Nichelle Nichols, From Dr. Martin Luther King Jr. to Working With NASA

Nichelle Nichols, From Dr. Martin Luther King Jr. to Working With NASA ...

Star Trek: The Original Series ran for three seasons between 1966 and 1969, and in the process established new ground not only in science fiction and fandom, but also in civil rights and real scientific development. Nichelle Nichols, who passed away last week at the age of 89, was the center of the program's growth.

"Is There No Truth In Beauty?" says Spock, who is also a feminized version of the Swahili word for freedom. Her name is quite appropriate as she served as the ship's fourth captain and lit the imagination of viewers with a vision of a future where one might be recognized regardless of race or gender.

Nichelle Nichols Lt. Uhura's historic kiss with Captain Kirk (William Shatner) in the Season 3 episode, "Platos Stepchildren," was the first interracial kiss in television history, and the first onscreen kiss between a Black woman and a white man. The film was released in November 1968, just seven months after Rev. Dr. Martin Luther King Jr.'s assassination.

Nichelle Nichols was a trained dancer and vocalist, but she wanted to return to her first passion, which was musical theater. At the beginning of the first season, she was offered a significant role in a Broadway production. He told her to reconsider, although she had no intention of changing her mind. That Saturday, she was a celebrity guest at a fundraiser for the NAACP.

Dr. King told her that Star Trek was the only show her wife would allow their children to watch beyond their bedtime, and that for the first time on television we will be seen as we should be seen every day: as intelligent, quality, beautiful people who can sing, dance, andgo into space. Who can be lawyers, who can be teachers, who can be professors, who are in this day and yet you do not see it in television until now.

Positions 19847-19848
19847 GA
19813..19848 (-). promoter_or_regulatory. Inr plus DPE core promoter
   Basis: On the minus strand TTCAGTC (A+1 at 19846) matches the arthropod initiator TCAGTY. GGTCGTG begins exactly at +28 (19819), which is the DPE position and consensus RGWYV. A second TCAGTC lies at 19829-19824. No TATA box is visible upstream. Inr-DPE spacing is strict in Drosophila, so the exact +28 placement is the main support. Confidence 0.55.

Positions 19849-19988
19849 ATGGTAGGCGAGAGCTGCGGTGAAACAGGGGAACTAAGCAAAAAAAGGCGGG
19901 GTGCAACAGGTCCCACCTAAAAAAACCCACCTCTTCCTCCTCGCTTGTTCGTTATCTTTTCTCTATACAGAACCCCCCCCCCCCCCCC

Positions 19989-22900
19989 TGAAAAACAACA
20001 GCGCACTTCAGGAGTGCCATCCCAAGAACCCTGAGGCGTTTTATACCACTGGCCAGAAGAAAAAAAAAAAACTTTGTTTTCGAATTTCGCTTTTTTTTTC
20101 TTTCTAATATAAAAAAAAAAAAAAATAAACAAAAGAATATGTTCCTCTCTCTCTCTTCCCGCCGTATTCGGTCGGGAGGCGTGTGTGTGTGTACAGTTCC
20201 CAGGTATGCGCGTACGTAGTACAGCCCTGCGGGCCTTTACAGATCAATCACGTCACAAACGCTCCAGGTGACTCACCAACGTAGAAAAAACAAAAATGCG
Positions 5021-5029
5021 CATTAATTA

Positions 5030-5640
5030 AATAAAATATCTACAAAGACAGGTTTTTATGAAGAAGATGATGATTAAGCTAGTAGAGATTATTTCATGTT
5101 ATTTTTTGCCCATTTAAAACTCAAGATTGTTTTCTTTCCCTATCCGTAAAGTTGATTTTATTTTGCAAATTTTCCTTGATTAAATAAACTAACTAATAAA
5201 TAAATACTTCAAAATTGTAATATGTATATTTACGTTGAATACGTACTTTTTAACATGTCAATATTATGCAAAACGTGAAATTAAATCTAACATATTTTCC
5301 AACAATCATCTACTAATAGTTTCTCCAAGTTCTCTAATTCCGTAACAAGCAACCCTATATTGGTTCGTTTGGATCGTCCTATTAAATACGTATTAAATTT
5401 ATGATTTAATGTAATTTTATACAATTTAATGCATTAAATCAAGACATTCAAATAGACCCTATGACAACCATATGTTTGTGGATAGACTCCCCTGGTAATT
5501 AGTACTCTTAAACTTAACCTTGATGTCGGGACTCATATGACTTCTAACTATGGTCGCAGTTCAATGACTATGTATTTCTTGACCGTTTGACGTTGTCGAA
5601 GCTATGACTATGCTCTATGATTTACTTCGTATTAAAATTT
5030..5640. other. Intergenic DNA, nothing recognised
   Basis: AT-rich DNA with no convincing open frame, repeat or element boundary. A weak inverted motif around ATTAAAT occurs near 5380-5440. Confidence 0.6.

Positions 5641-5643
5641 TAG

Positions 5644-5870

Nichols continued to push boundaries on earth and beyond when the show ended. Back then, she recalls something happening, back there: I stepped on the moon. It wasn't just Neil Armstrong or Buzz Aldrin; I stepped on the moon." As a black person, she represented what America's space program might be like. Not 300 years from today, but today.

NASA was attempting to recruit a new group of astronauts for its space shuttle program in the 1970s, but few people responded. This was unfortunate, since NASA's credibility was already very low with women and minorities. She requested that she give a speech promoting recruitment, which she accepted under the name of her company, Women in Motion.

Nichelle completed a four-month recruiting process that included visits to various sites around the country to recruit women and minorities. She was chosen by Sally Ride, Guion S. Bluford Jr., Anna Fisher, and Ronald McNair, as well as Ellison Onizuka, Ronald McNair, and Fred Gregory. The first space shuttle orbiter was named on September 17, 1976.

Nichelle Nichols brought the future of Star Trek closer to the present through her role as Uhura and her work with NASA. Jemison, the first African American woman to fly in space, also credits Uhura as one of her motivations to join the organization. Both in science fiction and reality, Nichelle Nichols is a reminder to live boldly and go where no one has gone before.